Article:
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Search Results: 1 - 10 of 221955 matches for " Marilyn C Roberts "
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Xylitol gummy bear snacks: a school-based randomized clinical trial
Kiet A Ly, Christine A Riedy, Peter Milgrom, Marilynn Rothen, Marilyn C Roberts, Lingmei Zhou
BMC Oral Health , 2008, DOI: 10.1186/1472-6831-8-20
Abstract: Children, first to fifth grade (n = 154), from two elementary schools in rural Washington State, USA, were randomized to xylitol 15.6 g/day (X16, n = 53) or 11.7 g/day (X12, n = 49), or maltitol 44.7 g/day (M45, n = 52). Gummy bear snacks were pre-packaged in unit-doses, labeled with ID numbers, and distributed three times/day during school hours. No snacks were sent home. Plaque was sampled at baseline and six weeks and cultured on modified Mitis Salivarius agar for S. mutans/sobrinus and Rogosa SL agar for Lactobacillus spp. enumeration.There were no differences in S. mutans/sobrinus and Lactobacillus spp. levels in plaque between the groups at baseline. At six weeks, log10 S. mutans/sobrinus levels showed significant reductions for all groups (p = 0.0001): X16 = 1.13 (SD = 1.65); X12 = 0.89 (SD = 1.11); M45 = 0.91 (SD = 1.46). Reductions were not statistically different between groups. Results for Lactobacillus spp. were mixed. Group X16 and M45 showed 0.31 (SD = 2.35), and 0.52 (SD = 2.41) log10 reductions, respectively, while X12 showed a 0.11 (SD = 2.26) log10 increase. These changes were not significant. Post-study discussions with school staff indicated that it is feasible to implement an in-classroom gummy bear snack program. Parents are accepting and children willing to consume gummy bear snacks daily.Reductions in S. mutans/sobrinus levels were observed after six weeks of gummy bear snack consumption containing xylitol at 11.7 or 15.6 g/day or maltitol at 44.7 g/day divided in three exposures. Lactobacillus spp. levels were essentially unchanged in all groups. These results suggest that a xylitol gummy bear snack may be an alternative to xylitol chewing gum for dental caries prevention. Positive results with high dose maltitol limit the validity of xylitol findings. A larger clinical trial is needed to confirm the xylitol results.[ISRCTN63160504]Mutans streptococci (MS), more specifically S. mutans and S. sobrinus, are implicated in the development of den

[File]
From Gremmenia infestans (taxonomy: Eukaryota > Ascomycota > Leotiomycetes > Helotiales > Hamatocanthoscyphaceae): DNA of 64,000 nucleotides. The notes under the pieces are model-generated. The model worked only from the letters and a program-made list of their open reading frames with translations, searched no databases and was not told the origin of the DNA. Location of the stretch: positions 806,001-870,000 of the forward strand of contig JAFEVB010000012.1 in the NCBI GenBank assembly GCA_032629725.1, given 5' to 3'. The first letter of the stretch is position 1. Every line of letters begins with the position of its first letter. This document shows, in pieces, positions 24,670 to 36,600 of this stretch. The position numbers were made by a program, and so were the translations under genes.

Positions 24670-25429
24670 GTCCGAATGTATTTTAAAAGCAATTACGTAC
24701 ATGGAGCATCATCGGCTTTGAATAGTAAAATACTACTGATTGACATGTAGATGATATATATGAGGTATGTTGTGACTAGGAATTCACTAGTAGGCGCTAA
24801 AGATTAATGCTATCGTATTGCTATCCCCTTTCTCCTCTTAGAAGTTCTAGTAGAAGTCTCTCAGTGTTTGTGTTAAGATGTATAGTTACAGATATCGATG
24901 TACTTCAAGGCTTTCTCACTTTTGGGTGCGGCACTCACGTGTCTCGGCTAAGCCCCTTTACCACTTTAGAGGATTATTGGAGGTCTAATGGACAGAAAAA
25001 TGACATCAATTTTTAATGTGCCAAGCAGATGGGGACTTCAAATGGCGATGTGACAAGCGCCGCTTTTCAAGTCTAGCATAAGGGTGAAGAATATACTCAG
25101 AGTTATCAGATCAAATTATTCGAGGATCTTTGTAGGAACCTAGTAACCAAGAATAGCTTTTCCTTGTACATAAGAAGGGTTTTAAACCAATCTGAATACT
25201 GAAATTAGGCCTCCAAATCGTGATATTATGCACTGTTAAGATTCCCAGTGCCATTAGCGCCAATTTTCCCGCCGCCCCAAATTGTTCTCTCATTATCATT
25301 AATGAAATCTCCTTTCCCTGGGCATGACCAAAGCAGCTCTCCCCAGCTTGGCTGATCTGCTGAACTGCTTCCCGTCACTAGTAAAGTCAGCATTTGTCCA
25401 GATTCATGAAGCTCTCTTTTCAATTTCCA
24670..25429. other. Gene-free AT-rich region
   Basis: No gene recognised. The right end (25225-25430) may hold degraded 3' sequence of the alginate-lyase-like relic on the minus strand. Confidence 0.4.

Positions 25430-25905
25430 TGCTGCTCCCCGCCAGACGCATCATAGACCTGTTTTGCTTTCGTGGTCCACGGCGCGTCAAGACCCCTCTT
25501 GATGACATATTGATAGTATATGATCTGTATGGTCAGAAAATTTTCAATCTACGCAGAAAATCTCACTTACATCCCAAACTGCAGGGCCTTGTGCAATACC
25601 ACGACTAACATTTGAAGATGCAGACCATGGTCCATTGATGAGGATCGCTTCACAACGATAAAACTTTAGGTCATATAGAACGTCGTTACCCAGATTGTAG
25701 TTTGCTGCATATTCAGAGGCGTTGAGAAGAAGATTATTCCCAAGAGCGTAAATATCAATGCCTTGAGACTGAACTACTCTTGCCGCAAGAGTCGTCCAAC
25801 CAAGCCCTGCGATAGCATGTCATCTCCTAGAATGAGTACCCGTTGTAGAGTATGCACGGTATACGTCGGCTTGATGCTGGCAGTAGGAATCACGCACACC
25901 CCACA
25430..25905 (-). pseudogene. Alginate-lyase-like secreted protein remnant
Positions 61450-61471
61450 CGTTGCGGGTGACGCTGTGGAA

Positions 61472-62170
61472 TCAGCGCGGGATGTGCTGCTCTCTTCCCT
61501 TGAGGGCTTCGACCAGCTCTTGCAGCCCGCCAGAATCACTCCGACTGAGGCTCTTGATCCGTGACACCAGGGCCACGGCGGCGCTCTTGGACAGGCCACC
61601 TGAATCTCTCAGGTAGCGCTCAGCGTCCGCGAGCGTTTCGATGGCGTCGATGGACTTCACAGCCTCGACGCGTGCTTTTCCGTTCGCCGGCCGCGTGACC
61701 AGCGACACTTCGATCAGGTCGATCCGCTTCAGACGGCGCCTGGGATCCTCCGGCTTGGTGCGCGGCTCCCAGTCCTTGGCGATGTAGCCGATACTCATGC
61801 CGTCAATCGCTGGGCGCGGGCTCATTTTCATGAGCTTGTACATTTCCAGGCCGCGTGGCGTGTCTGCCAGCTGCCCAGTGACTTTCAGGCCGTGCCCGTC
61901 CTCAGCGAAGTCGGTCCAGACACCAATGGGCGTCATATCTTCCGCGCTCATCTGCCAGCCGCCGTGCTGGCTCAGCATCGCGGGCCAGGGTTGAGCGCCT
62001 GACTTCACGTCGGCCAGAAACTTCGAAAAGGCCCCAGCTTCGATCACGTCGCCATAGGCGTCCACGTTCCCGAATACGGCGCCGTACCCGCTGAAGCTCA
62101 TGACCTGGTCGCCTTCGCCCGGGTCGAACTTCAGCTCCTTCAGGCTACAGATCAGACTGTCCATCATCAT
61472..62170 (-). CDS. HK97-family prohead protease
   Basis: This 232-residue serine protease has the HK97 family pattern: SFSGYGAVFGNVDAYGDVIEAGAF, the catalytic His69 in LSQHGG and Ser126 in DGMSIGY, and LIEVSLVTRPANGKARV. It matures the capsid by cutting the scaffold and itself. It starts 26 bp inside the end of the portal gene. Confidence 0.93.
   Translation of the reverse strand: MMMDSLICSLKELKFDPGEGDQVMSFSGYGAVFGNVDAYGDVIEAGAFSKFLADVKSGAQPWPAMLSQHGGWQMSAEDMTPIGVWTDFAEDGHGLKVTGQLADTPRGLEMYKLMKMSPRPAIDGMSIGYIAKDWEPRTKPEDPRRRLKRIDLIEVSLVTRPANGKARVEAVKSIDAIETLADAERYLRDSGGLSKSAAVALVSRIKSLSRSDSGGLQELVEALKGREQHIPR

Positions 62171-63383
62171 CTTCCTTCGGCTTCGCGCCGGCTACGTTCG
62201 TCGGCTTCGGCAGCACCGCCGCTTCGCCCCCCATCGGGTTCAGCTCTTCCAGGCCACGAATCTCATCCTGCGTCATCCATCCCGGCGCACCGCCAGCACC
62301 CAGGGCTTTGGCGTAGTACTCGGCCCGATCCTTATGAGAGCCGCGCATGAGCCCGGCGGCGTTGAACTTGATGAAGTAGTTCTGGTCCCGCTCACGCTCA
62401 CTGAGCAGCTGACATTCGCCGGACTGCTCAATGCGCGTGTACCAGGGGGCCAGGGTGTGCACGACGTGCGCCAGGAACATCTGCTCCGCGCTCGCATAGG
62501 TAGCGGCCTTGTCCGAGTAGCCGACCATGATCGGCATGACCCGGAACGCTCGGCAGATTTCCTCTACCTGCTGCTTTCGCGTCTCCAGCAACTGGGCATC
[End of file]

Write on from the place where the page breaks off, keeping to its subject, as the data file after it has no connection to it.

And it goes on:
Linear response of mutans streptococci to increasing frequency of xylitol chewing gum use: a randomized controlled trial [ISRCTN43479664]
Kiet A Ly, Peter Milgrom, Marilyn C Roberts, David K Yamaguchi, Marilynn Rothen, Greg Mueller
BMC Oral Health , 2006, DOI: 10.1186/1472-6831-6-6
Abstract: Participants (n = 132) were randomized to either active groups (10.32 g xylitol/day) or a placebo control (9.828 g sorbitol and 0.7 g maltitol/day). All groups chewed 12 pieces of gum per day. The control group chewed 4 times/day and active groups chewed xylitol gum at a frequency of 2 times/day, 3 times/day, or 4 times/day. The 12 gum pieces were evenly divided into the frequency assigned to each group. Plaque and unstimulated saliva samples were taken at baseline and five-weeks and were cultured on modified Mitis Salivarius agar for mutans streptococci enumeration.There were no significant differences in mutans streptococci level among the groups at baseline. At five-weeks, mutans streptococci levels in plaque and unstimulated saliva showed a linear reduction with increasing frequency of xylitol chewing gum use at the constant daily dose. Although the difference observed for the group that chewed xylitol 2 times/day was consistent with the linear model, the difference was not significant.There was a linear reduction in mutans streptococci levels in plaque and saliva with increasing frequency of xylitol gum use at a constant daily dose. Reduction at a consumption frequency of 2 times per day was small and consistent with the linear-response line but was not statistically significant.Xylitol is a naturally occurring sugar alcohol that has been shown to markedly reduce tooth decay. The substitution of xylitol for sucrose in confections and foods may significantly decrease dental caries (for reviews see [1-3]). Published studies and prevention programs using xylitol have followed the dose and frequency of earlier studies which showed reductions in caries and where the daily xylitol dose varied from 4 to 11 g divided into three to five doses and delivered primarily via chewing gum. Studies using dose of 4 to 5 g or less of xylitol per day have reported conflicting results [4,5]. Table 1 summarizes selected published clinical trials where different formulations of xylit
A surrogate method for comparison analysis of salivary concentrations of Xylitol-containing products
Christine A Riedy, Peter Milgrom, Kiet A Ly, Marilynn Rothen, Gregory Mueller, Mary K Hagstrom, Ernie Tolentino, Lingmei Zhou, Marilyn C Roberts
BMC Oral Health , 2008, DOI: 10.1186/1472-6831-8-5